Nokia 8 priced at Rs 36,999; here is what makes it a smart device for everyday life

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Published: October 23, 2017 4:49:09 AM

In the world of smartphones this can be the philosophical question to which none have found the answer. There’s Apple’s iPhone, which everyone loves to hate but somehow it keeps selling. Samsung has its Galaxy S and the Note series where the display keeps getting bigger and better.

Nokia 8, Nokia 8 price, Nokia 8 price in india, Nokia 8 smartphone, Qualcomm Snapdragon, mobile phone, bokeh effect in Nokia 8, bokeh effect, best smartphones in indiaNokia 8 has an attractive design, build quality and good overall performance. (Image: Reuters)

What is a flagship? In the world of smartphones this can be the philosophical question to which none have found the answer. There’s Apple’s iPhone, which everyone loves to hate but somehow it keeps selling. Samsung has its Galaxy S and the Note series where the display keeps getting bigger and better. Now Google has Pixel 2, where it tells us that the premium Android phone does not need dual-rear cameras. In this world of confused flagships, HMD Global is entering the market with Nokia 8. This mobile phone is its first flagship for 2017, and Nokia 8 ticks some boxes that we have come to expect in flagships. Here’s what I thought after reviewing the device. Nokia 8 might not come with a fancy bezel-less display or an all-glass or ceramic body, but that doesn’t mean the design is not premium. Nokia 8 is smaller in size (5.3-inch display instead of 5.5-inches) and it is light, easy to grip and use with one hand. The matte finish versions are not slippery and will fit easily in most jeans pockets without the danger of them falling out.

Nokia 8 has a curved back and comes in four colour variants: polished blue, tempered blue, steel, polished copper. The polished copper might seem a bit much for some folks, but that’s the colour I preferred and this is more because it looks different even if it is flashy. Of course, the polished colours are more prone to scratches and the tempered blue is what makes the most practical sense. The steel is a bit dull, I’ll have to admit.

The 5.3-inch 2K display works very well with rich, vivid colours. The phone was my primary device for a week or so, and the display quality is more than suited for daily video consumption. Also, unlike Xiaomi’s Mi Mix 2 or OnePlus 5, this is a 2K one, which is good to see at this price.

Coming to the performance, Nokia 8 is powered by the Qualcomm Snapdragon 835 processor, but this has only 4 GB RAM and 64 GB storage on board. The RAM is more than enough, though in this price range many folks might be expecting 6 GB as the standard option. For daily performance, this is a fairly smooth device and can handle most heavy duty tasks. Still, Nokia 8 can hold its own in benchmark tests and daily performance. There were no app crashes, games like Asphalt 8 run smoothly and multi-tasking is not issue. This performance consistency holds true for both the review units I ended up trying, the global one and the India one.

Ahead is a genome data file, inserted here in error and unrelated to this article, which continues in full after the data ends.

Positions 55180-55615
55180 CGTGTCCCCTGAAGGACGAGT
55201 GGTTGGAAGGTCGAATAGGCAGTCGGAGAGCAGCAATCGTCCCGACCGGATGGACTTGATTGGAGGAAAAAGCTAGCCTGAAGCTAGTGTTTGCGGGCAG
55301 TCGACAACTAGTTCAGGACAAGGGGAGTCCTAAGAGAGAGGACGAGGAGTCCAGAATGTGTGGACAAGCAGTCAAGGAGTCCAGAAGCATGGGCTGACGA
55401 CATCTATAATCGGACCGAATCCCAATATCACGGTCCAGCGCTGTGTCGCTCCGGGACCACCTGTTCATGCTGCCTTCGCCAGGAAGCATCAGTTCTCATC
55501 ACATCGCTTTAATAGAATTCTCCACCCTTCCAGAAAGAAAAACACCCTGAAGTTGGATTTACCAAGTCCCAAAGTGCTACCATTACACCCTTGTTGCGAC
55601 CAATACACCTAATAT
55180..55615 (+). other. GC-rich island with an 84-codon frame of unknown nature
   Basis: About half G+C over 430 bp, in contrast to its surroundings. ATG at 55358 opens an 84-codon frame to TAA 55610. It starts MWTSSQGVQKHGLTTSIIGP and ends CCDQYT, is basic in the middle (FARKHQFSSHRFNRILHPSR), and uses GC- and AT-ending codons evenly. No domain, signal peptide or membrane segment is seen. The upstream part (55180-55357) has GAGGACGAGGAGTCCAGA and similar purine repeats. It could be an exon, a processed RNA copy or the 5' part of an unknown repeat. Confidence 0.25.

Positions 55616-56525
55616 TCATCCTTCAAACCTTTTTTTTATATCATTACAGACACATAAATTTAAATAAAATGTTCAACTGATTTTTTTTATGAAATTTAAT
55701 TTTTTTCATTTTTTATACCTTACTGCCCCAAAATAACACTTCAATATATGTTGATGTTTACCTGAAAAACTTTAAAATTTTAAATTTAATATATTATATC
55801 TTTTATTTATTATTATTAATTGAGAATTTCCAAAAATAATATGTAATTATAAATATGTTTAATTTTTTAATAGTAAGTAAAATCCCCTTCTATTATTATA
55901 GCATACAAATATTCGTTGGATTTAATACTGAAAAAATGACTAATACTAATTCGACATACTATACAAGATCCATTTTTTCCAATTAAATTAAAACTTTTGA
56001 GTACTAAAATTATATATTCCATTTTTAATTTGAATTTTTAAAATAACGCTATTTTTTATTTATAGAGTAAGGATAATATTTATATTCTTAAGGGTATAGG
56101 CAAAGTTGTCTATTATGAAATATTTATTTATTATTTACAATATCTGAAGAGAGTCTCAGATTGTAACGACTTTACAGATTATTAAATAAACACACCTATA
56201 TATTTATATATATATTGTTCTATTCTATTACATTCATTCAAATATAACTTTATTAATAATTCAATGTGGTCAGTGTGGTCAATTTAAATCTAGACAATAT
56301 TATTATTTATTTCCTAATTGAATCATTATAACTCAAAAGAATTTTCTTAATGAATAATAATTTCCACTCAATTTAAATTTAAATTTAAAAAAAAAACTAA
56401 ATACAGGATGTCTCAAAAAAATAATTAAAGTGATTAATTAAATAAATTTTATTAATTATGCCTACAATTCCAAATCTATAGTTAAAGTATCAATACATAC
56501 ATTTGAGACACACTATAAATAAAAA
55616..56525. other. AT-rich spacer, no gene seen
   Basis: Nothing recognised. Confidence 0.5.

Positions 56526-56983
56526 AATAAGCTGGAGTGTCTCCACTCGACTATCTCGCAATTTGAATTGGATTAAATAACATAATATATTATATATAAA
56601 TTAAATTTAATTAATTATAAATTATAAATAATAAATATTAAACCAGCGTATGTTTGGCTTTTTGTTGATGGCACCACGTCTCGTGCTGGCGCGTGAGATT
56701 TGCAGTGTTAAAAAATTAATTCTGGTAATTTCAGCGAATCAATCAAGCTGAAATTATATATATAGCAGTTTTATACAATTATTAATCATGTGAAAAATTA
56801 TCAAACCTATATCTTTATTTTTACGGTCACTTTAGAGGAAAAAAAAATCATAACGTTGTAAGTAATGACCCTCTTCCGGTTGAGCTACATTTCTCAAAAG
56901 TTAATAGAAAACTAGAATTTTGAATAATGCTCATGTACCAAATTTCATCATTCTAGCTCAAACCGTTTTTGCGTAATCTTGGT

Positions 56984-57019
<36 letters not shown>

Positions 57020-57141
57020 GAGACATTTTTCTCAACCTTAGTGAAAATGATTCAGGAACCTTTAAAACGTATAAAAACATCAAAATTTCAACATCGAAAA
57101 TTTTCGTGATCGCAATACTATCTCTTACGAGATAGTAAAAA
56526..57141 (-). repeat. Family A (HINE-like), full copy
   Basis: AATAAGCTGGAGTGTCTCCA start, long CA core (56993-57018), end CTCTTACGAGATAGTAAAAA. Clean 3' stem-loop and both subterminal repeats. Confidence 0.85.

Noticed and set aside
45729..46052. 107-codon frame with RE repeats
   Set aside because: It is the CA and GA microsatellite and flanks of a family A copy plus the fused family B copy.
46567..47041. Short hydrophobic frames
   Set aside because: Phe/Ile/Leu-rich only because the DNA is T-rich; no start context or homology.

Okay, I am just going to say it: Bothie is not going to catch on. The reason selfie is a trend because people took to it on their own, it was something that started as a hashtag on Instagram and just grew as smartphones boomed. Bothie, while an interesting idea, is nothing new. Apps like FrontBack offered the option of using the front and back camera at the same time in 2013. The idea of using both the front and rear camera might seem like a need, but it is not. The selfie is good enough by itself, my moment of narcissism doesn’t need a second one in the background. But hey, for those who want it, Nokia 8’s inbuilt camera app has that option.

You can even livestream your ‘Bothie’ to Facebook should you wish to do that. Nokia 8 is relying on two 13 MP + 13 MP cameras which are a combination of RGB and monochrome sensors for the ‘bokeh’ effect. This is still a work in progress and the camera doesn’t quite deliver that portrait effect one would expect. Hopefully its camera software can be improved with future updates.

Coming to the camera, there’s a problem with the auto-focus not latching on to the object and it keeps shifting. The pictures captured in bright daylight are stunning, but are not as sharp as one would like on a flagship. Colour reproduction is accurate for most part, though the focus issues means that when you zoom in on the picture at times, details are missing and it is very noticeable. Still, the phone is capable of delivering some good shots, even in dying light.

Overall, Nokia 8 has some positives, including design, build quality and display. The performance of the device is also fast, similar to other phones running this processor. But given the competition in this price range, Nokia 8 is not yet a flagship killer. In the camera department, I feel it has a long way to go before it can challenge Apple or Samsung.

Still as a mid-range flagship, Nokia 8 delivers on most expectations. However, I would say this is far from perfect and needs more software tweaks around the camera and heating issues to really stand out against the competition.

Estimated street price: Rs 36,999

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